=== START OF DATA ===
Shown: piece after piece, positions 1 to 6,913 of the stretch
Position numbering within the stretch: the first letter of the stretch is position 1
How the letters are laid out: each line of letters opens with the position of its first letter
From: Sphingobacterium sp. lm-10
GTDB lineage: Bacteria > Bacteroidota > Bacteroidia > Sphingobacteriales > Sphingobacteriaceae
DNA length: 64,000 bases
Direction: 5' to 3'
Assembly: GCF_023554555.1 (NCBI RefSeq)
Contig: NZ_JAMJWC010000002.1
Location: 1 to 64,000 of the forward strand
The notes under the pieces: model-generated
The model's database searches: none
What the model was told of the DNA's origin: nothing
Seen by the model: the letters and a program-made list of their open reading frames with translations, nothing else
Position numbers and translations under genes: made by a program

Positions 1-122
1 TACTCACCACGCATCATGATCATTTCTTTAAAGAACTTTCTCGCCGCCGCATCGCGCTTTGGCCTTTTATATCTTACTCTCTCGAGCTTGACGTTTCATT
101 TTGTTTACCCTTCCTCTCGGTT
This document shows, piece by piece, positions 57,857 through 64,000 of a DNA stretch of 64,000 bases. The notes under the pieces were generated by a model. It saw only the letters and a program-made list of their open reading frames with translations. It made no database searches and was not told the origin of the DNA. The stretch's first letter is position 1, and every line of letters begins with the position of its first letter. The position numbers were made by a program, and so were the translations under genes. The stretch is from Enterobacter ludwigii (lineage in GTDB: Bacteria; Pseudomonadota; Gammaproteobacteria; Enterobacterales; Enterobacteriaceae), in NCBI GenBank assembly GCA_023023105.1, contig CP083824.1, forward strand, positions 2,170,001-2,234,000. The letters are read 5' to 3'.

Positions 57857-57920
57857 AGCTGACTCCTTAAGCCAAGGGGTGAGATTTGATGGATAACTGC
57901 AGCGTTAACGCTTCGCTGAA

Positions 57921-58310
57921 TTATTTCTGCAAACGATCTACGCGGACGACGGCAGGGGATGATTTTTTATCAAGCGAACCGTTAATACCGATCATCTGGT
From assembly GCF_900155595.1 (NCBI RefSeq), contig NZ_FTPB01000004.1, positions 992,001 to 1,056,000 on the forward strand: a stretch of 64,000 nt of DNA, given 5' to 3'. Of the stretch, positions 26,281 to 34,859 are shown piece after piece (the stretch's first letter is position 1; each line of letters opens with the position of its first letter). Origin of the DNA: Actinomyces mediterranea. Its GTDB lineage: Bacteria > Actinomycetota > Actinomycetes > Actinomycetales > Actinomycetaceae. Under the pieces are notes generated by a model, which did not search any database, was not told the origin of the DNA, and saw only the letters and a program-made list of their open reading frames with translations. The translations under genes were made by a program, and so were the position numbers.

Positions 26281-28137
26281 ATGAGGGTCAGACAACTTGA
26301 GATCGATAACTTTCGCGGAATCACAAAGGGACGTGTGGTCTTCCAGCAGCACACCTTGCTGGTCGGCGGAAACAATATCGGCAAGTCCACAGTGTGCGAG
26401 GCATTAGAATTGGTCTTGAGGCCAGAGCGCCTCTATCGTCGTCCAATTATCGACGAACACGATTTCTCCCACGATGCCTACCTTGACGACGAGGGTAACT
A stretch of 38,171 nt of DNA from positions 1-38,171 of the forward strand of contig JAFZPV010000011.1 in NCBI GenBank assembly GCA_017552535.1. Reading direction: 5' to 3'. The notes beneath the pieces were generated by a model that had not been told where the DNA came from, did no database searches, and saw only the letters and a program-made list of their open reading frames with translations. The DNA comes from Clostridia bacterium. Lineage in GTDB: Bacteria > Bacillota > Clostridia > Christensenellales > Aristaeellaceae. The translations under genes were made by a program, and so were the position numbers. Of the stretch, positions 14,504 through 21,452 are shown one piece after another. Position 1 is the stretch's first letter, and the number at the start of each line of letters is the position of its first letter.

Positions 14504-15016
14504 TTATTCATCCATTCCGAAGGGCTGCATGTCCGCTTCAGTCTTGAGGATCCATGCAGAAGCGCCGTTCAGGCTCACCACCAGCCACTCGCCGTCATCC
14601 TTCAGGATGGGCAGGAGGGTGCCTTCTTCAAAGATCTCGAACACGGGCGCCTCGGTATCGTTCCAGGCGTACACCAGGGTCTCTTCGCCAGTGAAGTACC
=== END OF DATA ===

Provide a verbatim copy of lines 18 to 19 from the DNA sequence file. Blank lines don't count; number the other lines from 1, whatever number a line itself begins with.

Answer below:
101 TTGTTTACCCTTCCTCTCGGTT
This document shows, piece by piece, positions 57,857 through 64,000 of a DNA stretch of 64,000 bases. The notes under the pieces were generated by a model. It saw only the letters and a program-made list of their open reading frames with translations. It made no database searches and was not told the origin of the DNA. The stretch's first letter is position 1, and every line of letters begins with the position of its first letter. The position numbers were made by a program, and so were the translations under genes. The stretch is from Enterobacter ludwigii (lineage in GTDB: Bacteria; Pseudomonadota; Gammaproteobacteria; Enterobacterales; Enterobacteriaceae), in NCBI GenBank assembly GCA_023023105.1, contig CP083824.1, forward strand, positions 2,170,001-2,234,000. The letters are read 5' to 3'.